Friday, 27 May 2011

Bayt al-Maqdis & Jerusalem Studies

Bayt al-Maqdis and Jerusalem Studies is an intellectually exciting new field of inquiry, which seeks to understand the region of Bayt al-Maqdis from interdisciplinary and multidisciplinary perspectives. It explores the historical and theological status of the region within Islamic tradition, and examines the roles the region has played in particular historical and social contexts. The course examines social, religious, historical, geographical and political perspectives on Bayt al-Maqdis, with in-depth studies and critical analyses.

Programme Aims

This is a unique programme that provides students with a theoretical grounding in the new field of enquiry in Bayt al-Maqdis Studies. It engages students with the contemporary debates on the uniqueness of the Bayt al-Maqdis region and its role as a model for inclusiveness and multiculturalism. The programme defines the new terminology of Bayt al-Maqdis. It explores how modern Bayt al-Maqdis is shaped partly by dialogue with its own past, and partly by its response to external influences in the region. It also examines how contemporary Muslims seek to relate their heritage in Bayt al-Maqdis from the past to the radical situation of today. The programme may be taken either as an end in itself or as preparation for postgraduate research.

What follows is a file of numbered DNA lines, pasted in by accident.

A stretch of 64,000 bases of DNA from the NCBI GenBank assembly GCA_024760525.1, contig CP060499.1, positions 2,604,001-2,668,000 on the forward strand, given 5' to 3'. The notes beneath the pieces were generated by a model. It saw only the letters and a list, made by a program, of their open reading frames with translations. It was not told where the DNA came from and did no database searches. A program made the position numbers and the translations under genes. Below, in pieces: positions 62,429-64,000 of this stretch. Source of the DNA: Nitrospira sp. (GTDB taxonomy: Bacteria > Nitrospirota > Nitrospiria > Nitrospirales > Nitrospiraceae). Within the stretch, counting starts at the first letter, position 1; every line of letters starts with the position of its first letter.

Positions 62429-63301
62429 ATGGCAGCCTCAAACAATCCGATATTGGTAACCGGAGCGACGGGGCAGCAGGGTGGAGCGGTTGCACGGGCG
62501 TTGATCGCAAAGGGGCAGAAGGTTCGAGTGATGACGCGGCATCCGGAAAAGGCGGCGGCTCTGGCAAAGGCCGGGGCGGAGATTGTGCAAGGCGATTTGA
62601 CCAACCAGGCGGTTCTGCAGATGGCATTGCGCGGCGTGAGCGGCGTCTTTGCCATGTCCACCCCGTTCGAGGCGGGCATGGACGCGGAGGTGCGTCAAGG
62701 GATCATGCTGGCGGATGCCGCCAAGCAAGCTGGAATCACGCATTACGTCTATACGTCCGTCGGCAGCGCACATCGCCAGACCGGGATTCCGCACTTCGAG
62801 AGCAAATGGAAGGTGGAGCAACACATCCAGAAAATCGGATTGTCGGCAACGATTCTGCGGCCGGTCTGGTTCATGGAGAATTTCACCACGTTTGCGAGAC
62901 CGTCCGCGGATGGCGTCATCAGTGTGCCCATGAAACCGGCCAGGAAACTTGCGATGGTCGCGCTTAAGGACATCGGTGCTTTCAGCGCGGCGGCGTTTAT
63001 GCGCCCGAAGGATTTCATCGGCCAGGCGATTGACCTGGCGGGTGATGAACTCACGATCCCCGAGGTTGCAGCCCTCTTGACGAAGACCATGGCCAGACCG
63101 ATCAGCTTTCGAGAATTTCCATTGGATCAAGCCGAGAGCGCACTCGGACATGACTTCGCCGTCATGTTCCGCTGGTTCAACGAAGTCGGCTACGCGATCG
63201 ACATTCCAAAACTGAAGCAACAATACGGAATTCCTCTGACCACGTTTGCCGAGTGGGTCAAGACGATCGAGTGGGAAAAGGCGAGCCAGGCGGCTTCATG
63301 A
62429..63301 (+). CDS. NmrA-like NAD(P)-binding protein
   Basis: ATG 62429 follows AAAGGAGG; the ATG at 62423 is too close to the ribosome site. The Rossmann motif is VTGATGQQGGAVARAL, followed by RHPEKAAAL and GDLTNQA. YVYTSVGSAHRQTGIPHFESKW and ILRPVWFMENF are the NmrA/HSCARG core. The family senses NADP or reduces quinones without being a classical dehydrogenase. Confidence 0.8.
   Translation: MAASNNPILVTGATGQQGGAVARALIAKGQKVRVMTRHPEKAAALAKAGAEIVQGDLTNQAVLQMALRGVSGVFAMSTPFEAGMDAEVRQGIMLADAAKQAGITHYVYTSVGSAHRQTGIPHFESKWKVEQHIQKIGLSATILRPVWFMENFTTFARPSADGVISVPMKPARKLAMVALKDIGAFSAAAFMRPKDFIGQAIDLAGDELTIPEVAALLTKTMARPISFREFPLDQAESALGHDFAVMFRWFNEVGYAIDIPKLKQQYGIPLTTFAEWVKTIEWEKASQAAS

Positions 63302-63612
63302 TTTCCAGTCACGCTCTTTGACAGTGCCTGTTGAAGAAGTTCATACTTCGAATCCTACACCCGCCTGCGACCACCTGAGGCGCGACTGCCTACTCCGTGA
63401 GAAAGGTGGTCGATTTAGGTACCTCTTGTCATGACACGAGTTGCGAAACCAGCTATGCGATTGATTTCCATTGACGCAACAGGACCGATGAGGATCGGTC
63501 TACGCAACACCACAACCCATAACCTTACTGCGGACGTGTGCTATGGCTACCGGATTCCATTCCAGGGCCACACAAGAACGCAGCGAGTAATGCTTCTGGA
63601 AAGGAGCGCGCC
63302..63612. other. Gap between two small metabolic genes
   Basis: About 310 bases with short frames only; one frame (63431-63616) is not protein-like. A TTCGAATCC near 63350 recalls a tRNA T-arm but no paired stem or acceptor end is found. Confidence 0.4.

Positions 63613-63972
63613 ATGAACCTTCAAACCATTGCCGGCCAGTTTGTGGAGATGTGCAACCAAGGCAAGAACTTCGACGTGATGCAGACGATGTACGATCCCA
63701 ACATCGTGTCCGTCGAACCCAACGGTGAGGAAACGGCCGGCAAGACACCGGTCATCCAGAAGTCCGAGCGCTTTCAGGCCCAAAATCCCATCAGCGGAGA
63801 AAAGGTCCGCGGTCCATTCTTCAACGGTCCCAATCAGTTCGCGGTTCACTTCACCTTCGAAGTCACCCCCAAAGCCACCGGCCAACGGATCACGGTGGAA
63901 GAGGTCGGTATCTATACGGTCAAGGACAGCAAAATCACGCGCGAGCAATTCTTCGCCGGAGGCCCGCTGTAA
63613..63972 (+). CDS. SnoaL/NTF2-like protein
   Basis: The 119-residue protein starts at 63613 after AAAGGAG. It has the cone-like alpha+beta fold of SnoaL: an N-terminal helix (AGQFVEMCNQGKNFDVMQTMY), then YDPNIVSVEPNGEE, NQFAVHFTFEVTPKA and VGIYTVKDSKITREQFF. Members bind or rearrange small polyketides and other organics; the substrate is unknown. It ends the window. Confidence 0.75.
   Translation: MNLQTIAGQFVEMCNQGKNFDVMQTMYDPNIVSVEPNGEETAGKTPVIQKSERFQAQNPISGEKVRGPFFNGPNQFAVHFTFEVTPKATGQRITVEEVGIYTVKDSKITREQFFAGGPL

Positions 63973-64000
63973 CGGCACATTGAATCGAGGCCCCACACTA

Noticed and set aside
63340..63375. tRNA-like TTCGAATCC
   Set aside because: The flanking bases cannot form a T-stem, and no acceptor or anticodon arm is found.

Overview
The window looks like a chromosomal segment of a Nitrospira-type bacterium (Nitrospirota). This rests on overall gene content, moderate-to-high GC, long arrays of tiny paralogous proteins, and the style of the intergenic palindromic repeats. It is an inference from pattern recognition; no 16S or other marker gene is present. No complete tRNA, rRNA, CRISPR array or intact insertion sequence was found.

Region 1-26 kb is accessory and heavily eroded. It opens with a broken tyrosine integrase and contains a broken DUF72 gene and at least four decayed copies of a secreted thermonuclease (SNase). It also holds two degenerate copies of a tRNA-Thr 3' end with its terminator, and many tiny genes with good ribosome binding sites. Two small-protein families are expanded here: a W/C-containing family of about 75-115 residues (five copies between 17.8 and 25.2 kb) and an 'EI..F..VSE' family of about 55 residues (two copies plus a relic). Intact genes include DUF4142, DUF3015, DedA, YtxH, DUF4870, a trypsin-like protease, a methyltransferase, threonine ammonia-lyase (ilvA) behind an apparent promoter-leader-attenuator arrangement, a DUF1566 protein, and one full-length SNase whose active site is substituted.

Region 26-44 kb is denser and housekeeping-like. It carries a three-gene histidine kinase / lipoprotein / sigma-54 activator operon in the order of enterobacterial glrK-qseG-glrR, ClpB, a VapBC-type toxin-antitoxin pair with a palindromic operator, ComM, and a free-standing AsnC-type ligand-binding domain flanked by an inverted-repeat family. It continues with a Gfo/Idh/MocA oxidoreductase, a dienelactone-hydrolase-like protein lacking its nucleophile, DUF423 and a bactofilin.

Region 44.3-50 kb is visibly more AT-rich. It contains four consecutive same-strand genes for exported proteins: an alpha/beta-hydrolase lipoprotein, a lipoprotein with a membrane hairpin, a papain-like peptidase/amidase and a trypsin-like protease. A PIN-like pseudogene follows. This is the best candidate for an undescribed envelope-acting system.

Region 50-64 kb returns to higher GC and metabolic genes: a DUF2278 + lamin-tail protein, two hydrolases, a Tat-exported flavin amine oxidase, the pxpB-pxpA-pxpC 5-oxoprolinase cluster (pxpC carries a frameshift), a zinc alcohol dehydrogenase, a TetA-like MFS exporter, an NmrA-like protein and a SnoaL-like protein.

There are no exams. All assessment is by coursework, with most subjects assessed by:

  • A Critical Review (2,000 words)
  • An Essay (3-4,000 words)
  • A Seminar Presentation

Students who undertake an MLitt are required to complete a research dissertation of 15-18,000 words.

Further Study & Careers

This programme will be useful for those who want to go on to teach in the field. Others may use their expertise and qualifications to go on to further studies, or to work in areas such as: government services at local, national and international levels; diplomacy; consultancy and project work, developing cooperation in non-governmental and international organisations; the media; the voluntary sector; social and not-for-profit organisations. The courses at the Al-Maktoum Institute are designed to equip our students with the skills and the knowledge to face the challenges of the contemporary world.

This is a unique programme that provides students with a theoretical grounding in the new field of enquiry.

Programme Elements

This programme is made up of six taught courses and a dissertation. Students who successfully complete the three courses of the Autumn Semester may exit with a PgC. Students who successfully complete all six courses may leave the programme with a PgD. Students wishing to attain the MLitt must also undertake the dissertation.

The Theoretical Framework of Bayt al-Maqdis.

This course examines the theoretical and conceptual framework within which Muslims approach the region of Bayt al-Maqdis, addressing all the key social, religious, historical, geographical, and political aspects. The course focuses on a number of key questions: What are the reasons for Muslims having close links and concern with Bayt al-Maqdis? What is the significance of Bayt al-Maqdis to Islam and Muslims? Does Bayt al-Maqdis have any special status compared with any other region? Attention is paid to the vision of Bayt al-Maqdis, its boundaries, and the development of al-Aqsa Mosque.